“Line drives are death to pitchers, while ground balls are the best for a pitcher. In numerical terms, line drives produce 1.26 runs/out, fly balls produce 0.13 R/O, and ground balls produce only 0.05 R/O.”
Second, the Brewers’ home run to fly ball rate (HR/FB) leads the NL at 14.8%. That’s 1.4% higher than nearest team (Pirates at 13.4%) and 2.4% higher than the second closest team (Reds at 12.4%). I wrote about this earlier in the season when, after eight games, the Brewers’ HR/FB rate was 16.7%. So, instead of giving up one home run out of every six fly balls, Brewers’ pitchers are now giving up one home run out of every seven fly balls. Not nearly as big of a reduction as I had hoped. Last year, the Brewers’ HR/FB rate was 12.1% and league average, in 2013, is 11.1%. Park factors in Milwaukee should keep them above league average but not by this much. In fact, during the last five seasons the Brewers’ HR/FB averages out to 11.2%. The current 14.8% is yet another indicator that this year’s team is consistently getting hit hard.
Part of the reason behind the Brewers’ pitching problems is that, as a team, their fastballs have been getting hammered. Brewers’ pitchers throw fastballs 60.2% of the time, which is 7th most for NL teams and just above the NL average of 58.7%. Yet, according to Fangraphs’ pitch type linear weights, fastballs have cost the Brewers’ –20.4 runs.
How bad it that? No other pitch has hurt any other team in the NL as much as the fastball has hurt the Brewers. The Cubs success with the fastball is second worst in the NL and it’s cost them only –6.2 runs. On the other end of the spectrum, throwing the fastball has helped the Braves’ pitching staff save +18.5 runs to start the season. To frame it another way, every 100 fastballs thrown by Brewers’ pitchers cost them –0.71 runs, by far the worst in the NL.
Shocked by the Brewers’ complete inability to throw a good fastball, I almost didn’t notice the Brewers get two runners on base with two outs in the seventh inning. I applauded Dusty Baker for not believing in Arroyo and pulling him from the game. Then I watched Sam LeCure come in and strike out Jeff Bianchi looking. Not what I wanted to see but, if Arroyo had been the one to do it, I might have thrown my computer at the TV.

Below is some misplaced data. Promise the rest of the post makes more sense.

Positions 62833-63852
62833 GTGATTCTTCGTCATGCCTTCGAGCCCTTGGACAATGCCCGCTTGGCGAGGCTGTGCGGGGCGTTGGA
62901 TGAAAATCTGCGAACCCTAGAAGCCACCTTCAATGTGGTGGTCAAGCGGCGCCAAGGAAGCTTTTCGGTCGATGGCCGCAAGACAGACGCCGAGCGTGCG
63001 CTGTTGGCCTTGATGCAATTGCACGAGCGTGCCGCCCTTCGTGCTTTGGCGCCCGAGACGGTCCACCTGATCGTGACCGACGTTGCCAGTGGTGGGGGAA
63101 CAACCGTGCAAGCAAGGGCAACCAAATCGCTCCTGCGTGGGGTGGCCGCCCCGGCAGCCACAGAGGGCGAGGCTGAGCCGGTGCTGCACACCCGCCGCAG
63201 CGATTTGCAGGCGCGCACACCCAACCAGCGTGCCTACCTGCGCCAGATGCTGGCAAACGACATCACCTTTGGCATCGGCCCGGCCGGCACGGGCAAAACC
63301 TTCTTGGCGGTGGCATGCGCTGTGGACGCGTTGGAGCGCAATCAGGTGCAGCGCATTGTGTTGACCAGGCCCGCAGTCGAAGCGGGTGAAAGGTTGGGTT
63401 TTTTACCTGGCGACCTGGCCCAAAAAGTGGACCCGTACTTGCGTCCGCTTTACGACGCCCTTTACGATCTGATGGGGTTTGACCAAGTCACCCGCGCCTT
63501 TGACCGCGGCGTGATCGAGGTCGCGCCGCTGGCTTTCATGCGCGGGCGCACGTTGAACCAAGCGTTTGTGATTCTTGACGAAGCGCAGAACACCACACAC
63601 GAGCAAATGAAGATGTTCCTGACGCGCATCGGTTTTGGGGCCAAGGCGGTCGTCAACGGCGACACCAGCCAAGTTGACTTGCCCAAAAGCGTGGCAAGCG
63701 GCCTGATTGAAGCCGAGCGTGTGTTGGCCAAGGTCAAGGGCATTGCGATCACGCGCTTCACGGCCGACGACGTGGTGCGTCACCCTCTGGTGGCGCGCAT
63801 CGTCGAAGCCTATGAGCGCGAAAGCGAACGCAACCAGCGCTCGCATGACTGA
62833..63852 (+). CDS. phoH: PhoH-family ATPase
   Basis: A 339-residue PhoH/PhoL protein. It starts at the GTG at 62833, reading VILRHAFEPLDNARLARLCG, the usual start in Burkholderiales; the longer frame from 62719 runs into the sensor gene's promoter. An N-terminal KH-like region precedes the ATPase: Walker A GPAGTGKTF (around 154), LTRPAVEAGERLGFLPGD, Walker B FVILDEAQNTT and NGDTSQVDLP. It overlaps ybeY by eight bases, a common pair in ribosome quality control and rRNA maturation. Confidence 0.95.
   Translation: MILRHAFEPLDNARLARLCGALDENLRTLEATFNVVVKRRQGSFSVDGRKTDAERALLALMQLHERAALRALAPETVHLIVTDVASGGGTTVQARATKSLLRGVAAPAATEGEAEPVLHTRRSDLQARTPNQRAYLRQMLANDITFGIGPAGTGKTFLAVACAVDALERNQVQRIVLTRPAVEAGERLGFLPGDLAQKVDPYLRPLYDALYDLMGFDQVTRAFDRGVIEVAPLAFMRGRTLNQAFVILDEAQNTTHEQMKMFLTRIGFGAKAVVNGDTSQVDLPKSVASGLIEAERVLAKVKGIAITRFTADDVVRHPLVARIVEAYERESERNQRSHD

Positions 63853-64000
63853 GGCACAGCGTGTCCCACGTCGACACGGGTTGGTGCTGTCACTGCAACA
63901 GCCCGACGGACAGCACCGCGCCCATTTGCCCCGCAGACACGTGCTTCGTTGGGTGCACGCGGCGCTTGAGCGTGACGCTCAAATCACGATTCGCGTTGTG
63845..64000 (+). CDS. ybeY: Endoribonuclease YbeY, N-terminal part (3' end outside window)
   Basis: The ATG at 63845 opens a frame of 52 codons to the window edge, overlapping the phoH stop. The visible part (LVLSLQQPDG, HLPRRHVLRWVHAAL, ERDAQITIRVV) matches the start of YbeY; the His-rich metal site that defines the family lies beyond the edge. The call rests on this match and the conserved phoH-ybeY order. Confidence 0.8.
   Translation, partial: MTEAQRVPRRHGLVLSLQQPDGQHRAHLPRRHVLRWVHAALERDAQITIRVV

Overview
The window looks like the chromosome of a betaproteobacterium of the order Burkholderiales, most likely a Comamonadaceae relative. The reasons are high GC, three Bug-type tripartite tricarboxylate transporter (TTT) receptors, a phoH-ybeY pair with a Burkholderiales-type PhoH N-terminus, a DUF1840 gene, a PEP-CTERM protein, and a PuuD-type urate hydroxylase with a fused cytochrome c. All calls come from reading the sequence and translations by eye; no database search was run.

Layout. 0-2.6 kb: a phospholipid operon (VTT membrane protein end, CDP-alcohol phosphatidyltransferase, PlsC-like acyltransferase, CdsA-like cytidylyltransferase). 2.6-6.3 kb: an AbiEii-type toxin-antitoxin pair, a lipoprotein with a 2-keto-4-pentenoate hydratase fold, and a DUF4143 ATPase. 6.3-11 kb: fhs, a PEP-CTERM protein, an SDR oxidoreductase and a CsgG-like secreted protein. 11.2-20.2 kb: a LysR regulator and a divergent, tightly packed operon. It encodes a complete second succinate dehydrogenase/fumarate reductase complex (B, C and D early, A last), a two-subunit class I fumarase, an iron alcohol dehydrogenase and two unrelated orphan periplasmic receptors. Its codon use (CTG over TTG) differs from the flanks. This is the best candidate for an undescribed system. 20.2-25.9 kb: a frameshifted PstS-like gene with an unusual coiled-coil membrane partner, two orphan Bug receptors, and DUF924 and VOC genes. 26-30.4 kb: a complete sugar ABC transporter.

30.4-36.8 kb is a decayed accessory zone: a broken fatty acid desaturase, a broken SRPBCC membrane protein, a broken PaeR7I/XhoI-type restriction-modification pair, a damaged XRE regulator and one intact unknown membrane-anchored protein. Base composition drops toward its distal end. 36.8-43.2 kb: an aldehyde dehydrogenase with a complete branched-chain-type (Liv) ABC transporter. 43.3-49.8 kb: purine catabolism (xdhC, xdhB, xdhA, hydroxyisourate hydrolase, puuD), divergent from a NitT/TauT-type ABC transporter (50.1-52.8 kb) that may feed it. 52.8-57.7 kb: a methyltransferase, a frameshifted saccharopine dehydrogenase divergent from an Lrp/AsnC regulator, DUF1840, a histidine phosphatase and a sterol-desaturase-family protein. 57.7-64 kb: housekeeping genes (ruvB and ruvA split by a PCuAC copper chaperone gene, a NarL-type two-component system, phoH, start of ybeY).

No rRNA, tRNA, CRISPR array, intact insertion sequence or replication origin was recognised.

After Xavier Paul did his best Jay Bruce impression and buried a Mike Fiers fastball deep in the right field bleachers, I came to terms with the Brewers falling to 15-20 and 7.5 games behind the first place Cardinals. I know it’s only 35 games into the season but something I read on Friday had my gears turning. In his “Ten Stray Thoughts On A Friday” column, Dustin Parkes recommended doing “Something Fun That Will Depress You”. Namely, figuring out what winning percentage your favorite team needs to make the playoffs. Obviously, this is not predictive, at all, and more of an exercise in self-torture. Much like how I was trying to watch the Brewers play but not see Arroyo pitch.
Using his method, if the Cardinals played .500 ball for the rest of the season, they would finish 86-75. To catch them, the Brewers would have to go 71-56 to finish out the season. That’s a .559 winning percentage. Of course, the entire NL Central would be lucky to see the Cardinals only play .500 ball for the rest of the year. Realistically, the Brewers will need closer to 90 wins just to be in the Wild Card conversation. So to get to 90-72, the Brewers have to go 75-52 from here on out. That’s a .591 winning percentage. For a little context, the means the Brewers would have to win ball games at the same rate the San Francisco Giants have been winning so far this year.
After burying myself in some scary Brewers’ stats, I discovered there was one thing that I disliked more than watching Bronson Arroyo pitch. That’s admitting that Arroyo is a good pitcher, at least against the Crew. With his win Sunday, Arroyo has now won more games (14) against the Brewers than any other team.